St. Jude’s Caguas plant was certified as an ISO 9001 (International Standard Organization) in 1994 and is therefore allowed to sell its products in the European Union.

The local plant, under Rodriguez’ leadership for the past two years, has been so successful that it is undergoing a $7 million expansion with the construction of a new building across the street and a 15,000-square-foot expansion of the existing facility. Personnel will be increased by another 50, for a total of 250, within two years.

Last year, the local plant also won production for a new device, the tailor annuloplasty ring for human heart valve repair which, at 3,000 a year, is the lion’s share of the company’s production. Production of the aortic valve graft is expected by the end of the year. Once the new building is ready, a third new product will also be manufactured in Puerto Rico, the hemostatic closure device.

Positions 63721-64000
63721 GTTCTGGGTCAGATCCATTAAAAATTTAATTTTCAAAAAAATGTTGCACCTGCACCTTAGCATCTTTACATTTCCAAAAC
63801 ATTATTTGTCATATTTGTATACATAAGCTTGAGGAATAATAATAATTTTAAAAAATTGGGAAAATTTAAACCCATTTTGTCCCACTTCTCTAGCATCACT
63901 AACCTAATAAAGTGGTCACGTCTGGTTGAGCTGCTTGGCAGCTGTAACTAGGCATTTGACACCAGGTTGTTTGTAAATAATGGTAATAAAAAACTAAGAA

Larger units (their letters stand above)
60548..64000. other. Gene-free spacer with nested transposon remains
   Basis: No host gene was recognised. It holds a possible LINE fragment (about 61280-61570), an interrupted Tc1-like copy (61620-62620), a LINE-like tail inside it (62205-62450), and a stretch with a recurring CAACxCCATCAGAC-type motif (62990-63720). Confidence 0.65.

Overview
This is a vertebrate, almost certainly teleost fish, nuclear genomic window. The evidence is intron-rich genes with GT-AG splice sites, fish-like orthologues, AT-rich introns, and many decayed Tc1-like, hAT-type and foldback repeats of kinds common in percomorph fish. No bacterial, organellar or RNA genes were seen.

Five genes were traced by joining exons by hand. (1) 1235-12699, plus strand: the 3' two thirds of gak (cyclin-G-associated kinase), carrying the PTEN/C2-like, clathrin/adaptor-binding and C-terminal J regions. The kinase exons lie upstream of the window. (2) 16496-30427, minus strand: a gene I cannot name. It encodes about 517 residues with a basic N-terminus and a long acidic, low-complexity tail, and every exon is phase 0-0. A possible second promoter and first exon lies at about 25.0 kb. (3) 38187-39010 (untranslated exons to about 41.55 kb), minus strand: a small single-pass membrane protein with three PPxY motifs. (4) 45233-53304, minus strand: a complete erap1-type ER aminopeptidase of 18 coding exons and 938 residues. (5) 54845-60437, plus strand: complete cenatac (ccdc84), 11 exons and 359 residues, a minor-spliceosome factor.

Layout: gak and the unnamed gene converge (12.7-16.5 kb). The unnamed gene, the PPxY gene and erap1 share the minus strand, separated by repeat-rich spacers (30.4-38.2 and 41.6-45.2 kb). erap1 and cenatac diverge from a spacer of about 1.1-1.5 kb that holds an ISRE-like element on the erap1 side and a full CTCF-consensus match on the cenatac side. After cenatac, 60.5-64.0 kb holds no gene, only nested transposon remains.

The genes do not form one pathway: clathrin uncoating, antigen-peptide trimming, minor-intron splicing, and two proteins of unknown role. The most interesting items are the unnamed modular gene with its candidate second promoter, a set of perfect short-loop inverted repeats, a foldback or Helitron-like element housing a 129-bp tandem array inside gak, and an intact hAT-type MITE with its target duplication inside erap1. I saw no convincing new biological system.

Rodriguez is enthusiastic about the production of the aortic valve graft. This valve includes several inches of material to substitute for damaged aorta tissue. The third new product, the hemostatic closure device, works to prevent hemorrhaging after surgery or when a catheter has been introduced in the body. Rodriguez anticipates manufacturing between 250,000 to 500,000 of this product annually. Total production was performed at the Minnesota headquarters and now a portion will be transferred to Puerto Rico.

"What we strive for is that each time a new product comes out, headquarters will immediately think that Puerto Rico is the place to manufacture it. We take great pains to have impeccable quality, cost competitiveness and service. Sometimes our name pops up immediately but other times we have to work at it until we get the product," Rodriguez said.